If you believe your identity was stolen, or if you noticed a fraudulent charge on your credit report, you can contact the credit bureaus here to report the issue and place a fraud alert on your profile:

P.O. Box 105069
Atlanta, GA 30374

P.O. Box 2000
Chester, PA 19016-2000

How to File a Complaint About a Credit Reporting Agency

If you feel that the credit bureaus are unable or unwilling to help you, you can report your issue directly to the federal government, or the Consumer Financial Protection Bureau (CFPB).

Keep in mind, contacting the CFPB is for extreme cases. Credit bureaus are not operated by the federal government, but the federal government does have some control over how your information is used and how the credit bureaus companies should treat consumers. It may be that you contacted the credit bureaus but were dissatisfied with their response, or never heard back from the bureaus. Additionally, if you have had an issue with credit monitoring or believe your report was used inaccurately, the CFPB would like to be notified of the issue.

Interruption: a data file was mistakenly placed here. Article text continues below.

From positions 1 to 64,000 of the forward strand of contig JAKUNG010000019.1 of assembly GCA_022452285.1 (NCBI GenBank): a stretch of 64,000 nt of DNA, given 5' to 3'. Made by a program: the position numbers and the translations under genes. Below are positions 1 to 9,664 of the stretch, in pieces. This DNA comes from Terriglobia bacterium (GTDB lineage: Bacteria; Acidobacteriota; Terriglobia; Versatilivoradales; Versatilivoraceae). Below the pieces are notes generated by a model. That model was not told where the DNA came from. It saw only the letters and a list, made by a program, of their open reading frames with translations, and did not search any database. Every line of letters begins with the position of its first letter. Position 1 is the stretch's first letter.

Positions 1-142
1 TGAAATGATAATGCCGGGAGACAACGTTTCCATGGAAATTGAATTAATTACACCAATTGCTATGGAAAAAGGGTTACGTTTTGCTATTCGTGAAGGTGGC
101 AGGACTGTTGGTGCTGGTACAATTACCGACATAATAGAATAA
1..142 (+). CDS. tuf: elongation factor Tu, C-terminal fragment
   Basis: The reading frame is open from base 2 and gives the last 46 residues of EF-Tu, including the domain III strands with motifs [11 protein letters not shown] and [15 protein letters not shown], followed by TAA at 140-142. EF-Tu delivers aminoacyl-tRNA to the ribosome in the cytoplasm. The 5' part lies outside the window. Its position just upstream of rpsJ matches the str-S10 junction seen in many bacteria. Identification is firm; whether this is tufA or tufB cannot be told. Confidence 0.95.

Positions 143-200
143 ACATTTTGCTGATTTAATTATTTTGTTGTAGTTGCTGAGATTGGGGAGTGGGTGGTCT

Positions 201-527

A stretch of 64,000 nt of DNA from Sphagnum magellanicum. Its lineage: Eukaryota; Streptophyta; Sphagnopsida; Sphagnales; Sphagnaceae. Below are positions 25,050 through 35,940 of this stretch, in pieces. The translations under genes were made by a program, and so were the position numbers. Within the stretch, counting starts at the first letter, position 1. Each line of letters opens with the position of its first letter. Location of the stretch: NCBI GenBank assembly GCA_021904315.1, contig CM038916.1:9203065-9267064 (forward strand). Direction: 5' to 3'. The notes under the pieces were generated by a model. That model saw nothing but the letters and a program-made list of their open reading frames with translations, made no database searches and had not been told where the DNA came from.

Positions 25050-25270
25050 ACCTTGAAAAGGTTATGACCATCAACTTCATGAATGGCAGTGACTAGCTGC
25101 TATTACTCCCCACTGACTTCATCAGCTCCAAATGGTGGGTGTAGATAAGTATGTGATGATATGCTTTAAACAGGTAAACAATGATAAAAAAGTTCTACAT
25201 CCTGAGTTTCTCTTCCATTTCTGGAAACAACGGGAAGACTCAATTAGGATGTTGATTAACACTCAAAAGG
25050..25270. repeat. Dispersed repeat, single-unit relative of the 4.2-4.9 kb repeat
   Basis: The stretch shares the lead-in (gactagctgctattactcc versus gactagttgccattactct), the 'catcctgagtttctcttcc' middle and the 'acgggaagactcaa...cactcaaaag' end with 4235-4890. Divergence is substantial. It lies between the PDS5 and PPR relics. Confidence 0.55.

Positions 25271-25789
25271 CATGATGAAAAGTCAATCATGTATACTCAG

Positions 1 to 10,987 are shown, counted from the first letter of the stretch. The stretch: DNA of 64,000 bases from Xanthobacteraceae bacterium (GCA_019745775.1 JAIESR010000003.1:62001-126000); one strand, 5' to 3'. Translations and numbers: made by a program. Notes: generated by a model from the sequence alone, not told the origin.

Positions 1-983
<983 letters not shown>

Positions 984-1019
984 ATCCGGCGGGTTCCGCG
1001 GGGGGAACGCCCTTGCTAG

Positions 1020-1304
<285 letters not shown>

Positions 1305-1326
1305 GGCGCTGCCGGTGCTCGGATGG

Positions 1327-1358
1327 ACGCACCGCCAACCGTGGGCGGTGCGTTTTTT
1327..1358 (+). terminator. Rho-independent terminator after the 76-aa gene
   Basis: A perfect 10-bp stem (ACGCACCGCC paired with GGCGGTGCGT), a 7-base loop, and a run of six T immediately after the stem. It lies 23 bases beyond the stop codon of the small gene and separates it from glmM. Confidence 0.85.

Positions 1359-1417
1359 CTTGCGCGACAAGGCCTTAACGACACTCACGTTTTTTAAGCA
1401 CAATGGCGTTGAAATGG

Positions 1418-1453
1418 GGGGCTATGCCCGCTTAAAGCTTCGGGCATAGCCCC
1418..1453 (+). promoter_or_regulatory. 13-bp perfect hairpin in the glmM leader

Contacting the Consumer Financial Protection Bureau (CFPB)

Consumer Financial Protection Bureau

PO Box 2900
Clinton, IA 52733-2900

  • Phone number: (855) 411-2372
  • Fax number: (855) 237-2392

Image Source

Katie McBeth is a researcher and writer out of Boise, ID, with experience in marketing for small businesses and management. Her favorite subject of study is millennials, and she has been featured on Fortune Magazine and the Quiet Revolution. She researches SEO strategies during the day, and freelances at night. You can follow her writing adventures on Instagram or Twitter: @ktmcbeth